Fawn Krieger
text  | work
originally published at flashartonline.com

Fawn Krieger — Studio Visit in New York
by Michela Arfiero

I’m in Long Island City, getting off the train at the subway station near PS1 and the Sculpture center; I walk a couple blocks towards the river arriving at a post-industrial building that faces Manhattan where Fawn Krieger’s studio is located. The studio is on the third floor with a view of the Chrysler Building.

Michael Arfiero: Tell me about your studio? How did you find it? How long have you been here?
Fawn Krieger: During my last year at Parsons in 1997, Jackie Brookner talked to me about choosing a life as an artist. She warned me that it’s a difficult one, but in exchange I get freedom. This stayed with me, and added to my anxiety about how I’d pay for both a studio and a place to live in New York City after graduating. I made an agreement with myself that I’d try to work in my apartment for the first couple years, to see if I could afford not to make work. Two years later, in 1999, I began looking here in Long Island City. I met a scenic painter who was very ill and needed to get rid of his studio fast. As a result, he left mostly all his furniture and supplies. I still have a can of enamel here and there from him. I think a rolled up rug with fancy court ladies on it somewhere too.
MA: What tools do you have in your studio?
FK: I am REALLY attached to my Bosch 50th Anniversary edition jigsaw. It has a bronzish color where normally there is silver, in celebration of the occasion. I also am obsessed with hording electric meat carvers for cutting foam. I have a soldering iron my electrician father gave me, and a first aid kit. A blowtorch, circular saw, chop saw, drill guns, a sewing machine that can sew your name, and most exciting- a Dremel!
MA: Do you work in your studio every day?
FK: No- there is a big part of my practice that involves planning and research. This part often never gets seen in completed works. It includes things like reading, drawing carpentry specs, writing grant proposals, and editing documentation.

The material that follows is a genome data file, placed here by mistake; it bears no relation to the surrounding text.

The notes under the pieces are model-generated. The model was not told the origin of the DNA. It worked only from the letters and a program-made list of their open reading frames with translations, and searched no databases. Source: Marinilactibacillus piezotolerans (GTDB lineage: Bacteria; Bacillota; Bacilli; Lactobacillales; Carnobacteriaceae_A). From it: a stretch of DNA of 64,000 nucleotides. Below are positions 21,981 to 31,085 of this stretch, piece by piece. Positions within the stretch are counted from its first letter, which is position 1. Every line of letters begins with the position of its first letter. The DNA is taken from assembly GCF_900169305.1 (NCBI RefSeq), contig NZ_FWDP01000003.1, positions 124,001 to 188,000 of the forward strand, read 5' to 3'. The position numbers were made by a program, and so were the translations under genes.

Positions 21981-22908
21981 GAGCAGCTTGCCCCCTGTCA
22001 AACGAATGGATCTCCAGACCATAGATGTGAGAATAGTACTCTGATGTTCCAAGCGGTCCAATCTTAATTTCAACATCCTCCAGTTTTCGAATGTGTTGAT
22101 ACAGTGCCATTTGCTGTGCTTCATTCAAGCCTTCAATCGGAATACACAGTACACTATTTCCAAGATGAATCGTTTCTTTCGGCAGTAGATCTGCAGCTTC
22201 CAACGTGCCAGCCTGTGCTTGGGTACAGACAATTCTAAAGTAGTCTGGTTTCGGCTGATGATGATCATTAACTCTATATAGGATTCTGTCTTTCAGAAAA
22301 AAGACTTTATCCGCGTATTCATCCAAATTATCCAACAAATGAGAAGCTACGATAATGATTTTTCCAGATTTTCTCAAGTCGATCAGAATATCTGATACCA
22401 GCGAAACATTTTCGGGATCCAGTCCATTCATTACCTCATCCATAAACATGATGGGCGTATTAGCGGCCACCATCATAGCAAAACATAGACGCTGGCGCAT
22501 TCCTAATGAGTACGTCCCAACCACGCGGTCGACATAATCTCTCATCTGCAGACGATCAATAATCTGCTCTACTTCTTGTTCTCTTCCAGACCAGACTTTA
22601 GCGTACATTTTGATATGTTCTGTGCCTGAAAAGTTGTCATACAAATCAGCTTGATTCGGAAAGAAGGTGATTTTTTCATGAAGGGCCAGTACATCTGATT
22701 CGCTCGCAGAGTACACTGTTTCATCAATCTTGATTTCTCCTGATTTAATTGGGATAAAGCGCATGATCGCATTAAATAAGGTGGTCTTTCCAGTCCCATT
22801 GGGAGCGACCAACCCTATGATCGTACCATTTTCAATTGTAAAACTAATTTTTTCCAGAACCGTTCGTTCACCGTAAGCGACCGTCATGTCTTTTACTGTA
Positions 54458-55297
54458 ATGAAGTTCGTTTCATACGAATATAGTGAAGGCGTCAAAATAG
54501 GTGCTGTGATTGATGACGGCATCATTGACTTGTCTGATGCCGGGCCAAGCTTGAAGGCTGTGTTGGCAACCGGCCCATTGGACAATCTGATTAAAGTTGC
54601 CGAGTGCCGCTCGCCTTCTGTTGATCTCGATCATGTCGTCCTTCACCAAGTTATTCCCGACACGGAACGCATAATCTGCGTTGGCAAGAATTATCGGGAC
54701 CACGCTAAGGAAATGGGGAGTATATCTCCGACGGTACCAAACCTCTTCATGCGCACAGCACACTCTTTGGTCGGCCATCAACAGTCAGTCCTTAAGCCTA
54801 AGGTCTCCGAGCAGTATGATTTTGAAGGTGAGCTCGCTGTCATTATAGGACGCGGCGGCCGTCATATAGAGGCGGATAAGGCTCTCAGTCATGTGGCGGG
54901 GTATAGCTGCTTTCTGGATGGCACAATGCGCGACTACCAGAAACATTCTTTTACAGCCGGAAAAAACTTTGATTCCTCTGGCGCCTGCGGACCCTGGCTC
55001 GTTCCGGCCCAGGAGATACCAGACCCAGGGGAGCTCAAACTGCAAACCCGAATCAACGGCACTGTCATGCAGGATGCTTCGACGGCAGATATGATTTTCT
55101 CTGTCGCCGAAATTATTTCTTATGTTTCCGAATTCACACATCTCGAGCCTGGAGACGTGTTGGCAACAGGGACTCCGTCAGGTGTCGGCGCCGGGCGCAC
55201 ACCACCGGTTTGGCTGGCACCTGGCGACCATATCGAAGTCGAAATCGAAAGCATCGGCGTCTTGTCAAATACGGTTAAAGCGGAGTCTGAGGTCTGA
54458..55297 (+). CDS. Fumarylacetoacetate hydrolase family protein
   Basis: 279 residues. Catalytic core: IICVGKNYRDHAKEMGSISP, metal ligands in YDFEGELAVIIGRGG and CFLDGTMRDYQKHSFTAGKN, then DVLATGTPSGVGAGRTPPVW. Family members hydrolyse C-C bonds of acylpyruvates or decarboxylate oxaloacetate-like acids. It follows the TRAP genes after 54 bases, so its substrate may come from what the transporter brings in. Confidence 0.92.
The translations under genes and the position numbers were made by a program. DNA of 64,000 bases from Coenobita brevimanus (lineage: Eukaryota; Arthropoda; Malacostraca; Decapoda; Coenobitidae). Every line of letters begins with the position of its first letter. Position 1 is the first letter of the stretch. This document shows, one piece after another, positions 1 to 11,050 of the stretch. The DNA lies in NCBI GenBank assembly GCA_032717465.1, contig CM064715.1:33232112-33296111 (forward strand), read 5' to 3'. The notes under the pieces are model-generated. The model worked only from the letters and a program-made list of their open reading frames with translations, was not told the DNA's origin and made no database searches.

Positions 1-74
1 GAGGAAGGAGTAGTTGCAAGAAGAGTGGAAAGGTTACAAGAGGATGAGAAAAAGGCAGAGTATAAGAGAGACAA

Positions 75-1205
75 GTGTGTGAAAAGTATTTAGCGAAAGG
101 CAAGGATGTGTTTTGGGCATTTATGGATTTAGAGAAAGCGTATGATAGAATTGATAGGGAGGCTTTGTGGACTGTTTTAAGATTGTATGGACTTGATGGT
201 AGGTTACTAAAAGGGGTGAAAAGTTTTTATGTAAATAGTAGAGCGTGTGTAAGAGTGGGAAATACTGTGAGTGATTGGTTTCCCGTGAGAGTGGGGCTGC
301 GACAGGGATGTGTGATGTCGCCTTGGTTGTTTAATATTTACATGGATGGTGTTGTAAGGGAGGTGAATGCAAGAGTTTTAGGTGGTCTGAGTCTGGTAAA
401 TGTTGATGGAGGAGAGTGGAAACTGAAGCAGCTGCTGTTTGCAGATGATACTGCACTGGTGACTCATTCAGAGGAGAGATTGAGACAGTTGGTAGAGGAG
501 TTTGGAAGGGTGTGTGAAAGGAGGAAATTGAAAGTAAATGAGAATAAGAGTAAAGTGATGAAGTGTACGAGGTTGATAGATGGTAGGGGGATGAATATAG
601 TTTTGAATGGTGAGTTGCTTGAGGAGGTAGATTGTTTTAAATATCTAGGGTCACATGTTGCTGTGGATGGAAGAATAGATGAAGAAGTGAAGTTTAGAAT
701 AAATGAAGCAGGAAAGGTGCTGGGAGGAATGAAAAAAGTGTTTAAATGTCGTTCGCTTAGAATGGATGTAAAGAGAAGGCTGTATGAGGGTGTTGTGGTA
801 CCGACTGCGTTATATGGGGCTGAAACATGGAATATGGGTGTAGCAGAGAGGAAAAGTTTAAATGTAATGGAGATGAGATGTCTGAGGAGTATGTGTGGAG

MA: Do you like to physically construct your works?
FK: Yes. Physical engagement allows me to be as present as possible to the needs and questions my work presents. But I also like working with others very much, and often find ways to integrate both elements. It’s not always I can be two places at once, and sometimes projects call for me to prioritize what’s most necessary for my hands to touch.
MA: What are you working on now?
FK: I’m expanding my nomadic art store called COMPANY, which began in 2007 at Art in General in New York City. COMPANY sells objects and services by artists, explores psychologies and actions of consumerism, and subject-object exchange. Right now I’m making some black market-inspired “products” for the fancy laundry room of the 2008 Hamptons Cottages & Gardens Idea House. I’ve also been working for the past year on a project informed by the Trümmerbergen, German mountains of rubble produced primarily by women following WW2. And I have some work traveling to the Rose Art Museum at Brandeis University this May, as part of the traveling exhibition “The New Authentics”.
MA: I think that in your work there are two important elements: the presence of space and how bodies move in space. What is your idea of a utopian space and a woman’s body?
FK: My idea is that I’d like to mix and match them, and think about utopian bodies and women’s space. I like to believe that hopeful political and social practices begin with the individual, with citizenship, that the body can be one and many, and that it creates and defines the spaces it inhabits. I’m really interested in moments when personal and civic space overlap, or get mushed together into some unnamable, sometimes uneasy, territory between the two.
MA: What are the key words (or adjectives) in your work?
FK: Touch, potential, failure, wreckage, rupture, excavation, fantasy, memory, expansion, joy, hope, loss, collapse, undoing, rawness, embodiment, generosity, intimacy, chunk, juicy, Deleuzian.

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